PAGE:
Get Ready to Meet the Euro
by Victor Thorn
If our economic situation is in such dire straits, some may wonder how everyday Americans have managed to survive for this long, especially when we consider President Bush’s convoluted policies where he refused to veto even one spending bill in over four years while spending more than any other administration in history. The answer to how we’ve been able to at least reasonably maintain our standard-of-living lies in three different areas: low interest rates, tax cuts, and slave labor.
Here is how all three factors fit together. First, for the past 5-7 years, banks (via low interest rates) have been literally giving money away to anyone that could sign their name on the dotted line. The benefit of such a policy has been a huge influx of money into the economy, especially in the housing market. Regrettably, this housing boom has created a bubble during the past decade (similar to the dot.com craze of the 1990’s) where costs have risen at a rate of 35% above inflation. On top of that, since borrowing money became so easy, many people who lost their jobs to outsourcing were forced to refinance their original home loans. Such a scenario wouldn’t be such a problem if it weren’t for the fact that a considerable number of these re-fi’s were made under variable (not fixed) terms. Thus, when interest rates begin to climb (as they inevitably will), mortgage payments will shoot through the roof, leading to waves of foreclosures for those who can’t meet the demand.
The second way we’ve been able to preserve the way of life we’ve grown accustomed to is via cheap imports from China and other Asian slave-labor markets. Such a phenomenon, of course, resulted from the rampant outsourcing created by corporate America, who sold our country’s soul down the drain when they went overseas. So what we have is a double-edged sword, for with the loss of high paying jobs in both the blue and white-collar sectors to overseas serfs (many of whom make less than a dollar-an-hour), U.S. workers are undeniably bringing home less money. But, since the key to our capitalist system is to consume, consume, consume; Americans are still able to get their microwaves, DVD players, and cell phones at Wal-Mart for dirt cheap prices because they’re made in Asian sweatshops by robotic slaves.
Lastly, to keep the Machine running so that people will CONSUME, George Bush’s handlers, in an act of desperation, arranged for him to cut taxes. Now, if you don’t think the power elite are running scared, ask yourself this question: how often do banks virtually give money away via rock-bottom interest rates, while at the same time the federal government gives money back to its subjects rather than taking it away? It’s unprecedented, and a sure sign that the last vestiges of this system are being dragged along until the bitter end (when a new era will begin).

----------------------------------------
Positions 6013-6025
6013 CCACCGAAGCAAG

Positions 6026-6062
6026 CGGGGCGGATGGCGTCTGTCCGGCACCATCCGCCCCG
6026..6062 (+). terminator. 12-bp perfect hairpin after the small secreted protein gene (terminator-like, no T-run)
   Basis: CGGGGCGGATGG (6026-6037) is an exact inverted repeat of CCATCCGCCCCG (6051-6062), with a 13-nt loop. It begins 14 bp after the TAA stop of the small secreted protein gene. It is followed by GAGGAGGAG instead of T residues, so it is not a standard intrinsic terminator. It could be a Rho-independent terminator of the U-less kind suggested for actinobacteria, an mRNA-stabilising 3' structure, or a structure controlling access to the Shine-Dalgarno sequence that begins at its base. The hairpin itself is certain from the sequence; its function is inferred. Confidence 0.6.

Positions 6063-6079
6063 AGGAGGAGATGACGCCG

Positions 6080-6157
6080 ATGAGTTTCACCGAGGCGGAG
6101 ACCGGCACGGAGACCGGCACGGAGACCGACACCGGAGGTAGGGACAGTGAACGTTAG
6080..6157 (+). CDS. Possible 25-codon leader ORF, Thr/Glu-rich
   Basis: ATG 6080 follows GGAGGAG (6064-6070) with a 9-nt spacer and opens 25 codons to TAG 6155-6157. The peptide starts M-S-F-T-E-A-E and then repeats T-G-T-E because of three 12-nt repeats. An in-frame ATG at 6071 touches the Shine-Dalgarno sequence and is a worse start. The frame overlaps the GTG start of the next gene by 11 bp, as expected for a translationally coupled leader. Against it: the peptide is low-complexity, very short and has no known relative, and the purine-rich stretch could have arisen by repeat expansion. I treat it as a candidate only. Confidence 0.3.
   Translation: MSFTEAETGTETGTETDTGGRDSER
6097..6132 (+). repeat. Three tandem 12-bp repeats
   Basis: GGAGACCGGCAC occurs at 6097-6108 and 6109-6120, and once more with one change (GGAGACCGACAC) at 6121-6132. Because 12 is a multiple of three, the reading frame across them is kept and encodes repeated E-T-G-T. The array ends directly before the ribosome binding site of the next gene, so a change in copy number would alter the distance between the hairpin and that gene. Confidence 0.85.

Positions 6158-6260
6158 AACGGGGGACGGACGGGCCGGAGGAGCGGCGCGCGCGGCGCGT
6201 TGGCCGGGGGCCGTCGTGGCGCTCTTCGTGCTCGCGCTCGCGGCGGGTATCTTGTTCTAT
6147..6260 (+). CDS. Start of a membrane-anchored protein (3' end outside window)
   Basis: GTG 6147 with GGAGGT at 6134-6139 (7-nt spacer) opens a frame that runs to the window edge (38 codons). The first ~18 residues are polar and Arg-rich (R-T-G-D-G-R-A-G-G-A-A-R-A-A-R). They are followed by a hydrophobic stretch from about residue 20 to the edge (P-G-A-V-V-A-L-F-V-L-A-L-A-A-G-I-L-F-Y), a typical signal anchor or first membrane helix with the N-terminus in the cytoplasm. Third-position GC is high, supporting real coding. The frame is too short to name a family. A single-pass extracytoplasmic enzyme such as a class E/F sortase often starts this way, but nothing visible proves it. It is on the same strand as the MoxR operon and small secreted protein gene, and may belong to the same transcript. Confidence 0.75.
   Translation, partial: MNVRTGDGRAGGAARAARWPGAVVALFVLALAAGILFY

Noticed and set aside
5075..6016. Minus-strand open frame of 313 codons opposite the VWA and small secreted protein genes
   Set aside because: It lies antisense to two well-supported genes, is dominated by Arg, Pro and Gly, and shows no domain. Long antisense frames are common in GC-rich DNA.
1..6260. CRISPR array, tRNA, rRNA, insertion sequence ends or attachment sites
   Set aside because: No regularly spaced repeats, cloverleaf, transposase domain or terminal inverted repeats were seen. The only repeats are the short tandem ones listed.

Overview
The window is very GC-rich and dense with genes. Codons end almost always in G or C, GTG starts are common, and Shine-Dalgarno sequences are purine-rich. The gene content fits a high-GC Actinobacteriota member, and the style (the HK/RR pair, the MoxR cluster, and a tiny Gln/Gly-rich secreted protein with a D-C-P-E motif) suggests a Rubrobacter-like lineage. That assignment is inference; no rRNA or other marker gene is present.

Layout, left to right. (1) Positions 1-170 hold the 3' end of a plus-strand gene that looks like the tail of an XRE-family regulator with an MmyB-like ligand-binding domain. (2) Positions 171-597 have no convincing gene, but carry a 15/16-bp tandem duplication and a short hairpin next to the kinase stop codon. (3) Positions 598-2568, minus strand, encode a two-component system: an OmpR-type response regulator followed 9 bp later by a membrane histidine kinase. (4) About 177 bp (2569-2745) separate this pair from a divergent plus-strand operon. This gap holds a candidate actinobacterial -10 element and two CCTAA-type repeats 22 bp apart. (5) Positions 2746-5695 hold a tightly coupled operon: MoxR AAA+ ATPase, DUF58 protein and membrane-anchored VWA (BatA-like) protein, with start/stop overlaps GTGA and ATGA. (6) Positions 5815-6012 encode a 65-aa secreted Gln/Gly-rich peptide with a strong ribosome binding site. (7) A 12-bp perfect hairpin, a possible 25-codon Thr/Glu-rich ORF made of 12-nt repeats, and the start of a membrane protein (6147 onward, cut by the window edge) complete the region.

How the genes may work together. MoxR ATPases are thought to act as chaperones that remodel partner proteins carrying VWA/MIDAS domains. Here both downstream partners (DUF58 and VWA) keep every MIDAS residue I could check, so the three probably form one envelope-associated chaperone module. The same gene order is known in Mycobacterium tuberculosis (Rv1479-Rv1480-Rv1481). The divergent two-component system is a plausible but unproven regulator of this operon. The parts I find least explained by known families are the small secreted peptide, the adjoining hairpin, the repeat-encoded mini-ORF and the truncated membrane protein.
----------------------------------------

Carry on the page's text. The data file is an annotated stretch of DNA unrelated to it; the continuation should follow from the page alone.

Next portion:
And what would this “New Order” entail? Well, in a nutshell, here’s how things could shake-out. First, since foreign entities need to stockpile our money in order to buy OPEC oil, and since they hold so much of our debt; if they determine that the dollar is no longer a sound investment, they’ll dump it in favor of the euro, which will become the world’s new reserve currency. If this transformation takes place, a collapse in our economy will surely result, causing interest rates to rise to offset the devaluation of our dollar. With the cost of money suddenly higher, those with variable interest rates will find it increasingly harder to meet their mortgage payments. Plus, since less money is now in circulation, the inflated housing market will collapse like a deflated balloon.
But that’s not all. Considering that our money is not worth as much as it used to be (i.e. inflation), foreign countries will finally demand payment on the debts they’ve been holding. In addition, because our money is devalued, once cheap imported products will now be more expensive, thus canceling-out the Wal-Mart factor. This scenario could be offset by a lower price for our exported goods, but since we’ve already outsourced nearly all of what constituted our manufacturing base, we don’t have as much to sell because China and the other slave-labor markets have filled that vacuum. Thus, all of these factors – the higher interest rates, housing collapse, outsourcing, and the abandonment of foreign investors – will have a dramatic affect on the stock market, which will not be able to sustain such multiple blows.